I have finally made it to Van, where I will be staying for the next nine months. I came to teach English and take names. But I’ll give them back when I’m through. I just need them for a small trick.
On Monday I met with the English department head for the first time. Before I left the states, I was told that I would need to wear, as a daily uniform, a dress shirt and slacks. The teachers who inspired me in high school wore flannel and jeans, and had great big bushy beards. But they also had to teach in the Bates Annex. That’s where the ghosts were.
Anyway, I had to buy several shirts and pants. I even had to shine my shoes. And when I walked into the English department, the head was wearing a Hollister shirt.
His name is Hassan, and he is a nice old man. He, along with everyone else, wears jeans and, if they feel like it, a collar. He told me that at the university, the department was known as the English mafia, because they got the best rooms, and they “had all the projectors.” I said I was glad I had joined the right team.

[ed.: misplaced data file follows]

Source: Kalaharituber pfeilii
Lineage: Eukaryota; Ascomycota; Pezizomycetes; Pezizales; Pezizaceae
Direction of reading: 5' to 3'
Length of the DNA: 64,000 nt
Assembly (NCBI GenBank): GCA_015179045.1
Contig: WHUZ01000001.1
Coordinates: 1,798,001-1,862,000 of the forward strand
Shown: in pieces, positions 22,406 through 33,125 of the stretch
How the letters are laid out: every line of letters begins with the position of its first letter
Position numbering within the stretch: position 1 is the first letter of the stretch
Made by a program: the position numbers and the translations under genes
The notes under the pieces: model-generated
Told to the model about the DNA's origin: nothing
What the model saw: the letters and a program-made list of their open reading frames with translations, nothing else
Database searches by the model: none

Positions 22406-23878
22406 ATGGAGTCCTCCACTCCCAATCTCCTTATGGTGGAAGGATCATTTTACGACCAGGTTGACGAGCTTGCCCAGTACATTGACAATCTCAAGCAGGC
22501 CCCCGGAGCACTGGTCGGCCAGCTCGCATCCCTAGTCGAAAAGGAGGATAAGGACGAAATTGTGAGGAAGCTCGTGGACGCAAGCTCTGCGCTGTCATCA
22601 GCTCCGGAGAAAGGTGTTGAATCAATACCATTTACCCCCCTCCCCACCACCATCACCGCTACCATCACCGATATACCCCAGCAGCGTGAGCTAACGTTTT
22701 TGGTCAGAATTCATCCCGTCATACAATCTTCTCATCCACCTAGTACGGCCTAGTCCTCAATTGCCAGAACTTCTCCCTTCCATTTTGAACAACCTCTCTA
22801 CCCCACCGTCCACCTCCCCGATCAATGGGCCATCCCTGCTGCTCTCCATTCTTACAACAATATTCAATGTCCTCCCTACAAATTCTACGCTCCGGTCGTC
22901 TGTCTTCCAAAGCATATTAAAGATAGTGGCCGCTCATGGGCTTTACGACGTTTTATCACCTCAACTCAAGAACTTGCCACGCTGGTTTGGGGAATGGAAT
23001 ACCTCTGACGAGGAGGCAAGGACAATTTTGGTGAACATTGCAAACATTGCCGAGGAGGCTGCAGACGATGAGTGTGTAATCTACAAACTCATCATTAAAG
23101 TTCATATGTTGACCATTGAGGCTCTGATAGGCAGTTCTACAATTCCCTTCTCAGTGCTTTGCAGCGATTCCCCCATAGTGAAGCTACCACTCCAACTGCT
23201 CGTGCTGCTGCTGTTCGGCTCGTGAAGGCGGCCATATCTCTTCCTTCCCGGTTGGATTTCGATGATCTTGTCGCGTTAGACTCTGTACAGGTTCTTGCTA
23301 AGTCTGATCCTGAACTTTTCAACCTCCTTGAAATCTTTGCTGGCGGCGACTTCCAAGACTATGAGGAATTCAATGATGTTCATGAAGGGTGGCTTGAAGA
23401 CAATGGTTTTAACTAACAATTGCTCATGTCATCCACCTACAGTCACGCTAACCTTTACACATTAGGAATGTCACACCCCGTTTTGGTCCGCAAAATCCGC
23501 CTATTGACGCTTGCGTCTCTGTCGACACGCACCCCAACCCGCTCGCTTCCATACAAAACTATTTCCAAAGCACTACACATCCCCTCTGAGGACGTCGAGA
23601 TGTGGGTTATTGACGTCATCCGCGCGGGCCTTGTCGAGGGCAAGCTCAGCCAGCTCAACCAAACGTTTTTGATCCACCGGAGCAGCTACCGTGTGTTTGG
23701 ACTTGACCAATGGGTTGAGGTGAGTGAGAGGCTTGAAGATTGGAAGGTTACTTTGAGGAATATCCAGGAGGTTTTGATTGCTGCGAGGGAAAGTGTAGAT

I found out that I’ll be teaching conversational English to graduate students and professors; my students probably won’t have much experience at all, and most likely know nothing about dragons, so I have my work cut out for me. I’ll teach 12 hours a week, with one catch – I don’t start until mid-October.
When Hassan told me this, I was a little shocked. All the other Fulbrighters were supposed to start that day, that first Monday when they walked into the office. But I have two weeks to myself. I briefly thought about leaving immediately – I thought about traveling for a few weeks around Eastern Turkey before my classes started. But something made me reconsider. As I thought about my next two weeks, I realized I had an opportunity to rise in the English mafia. And so I asked Hassan: “Tell me – how can I get in on the projectors?”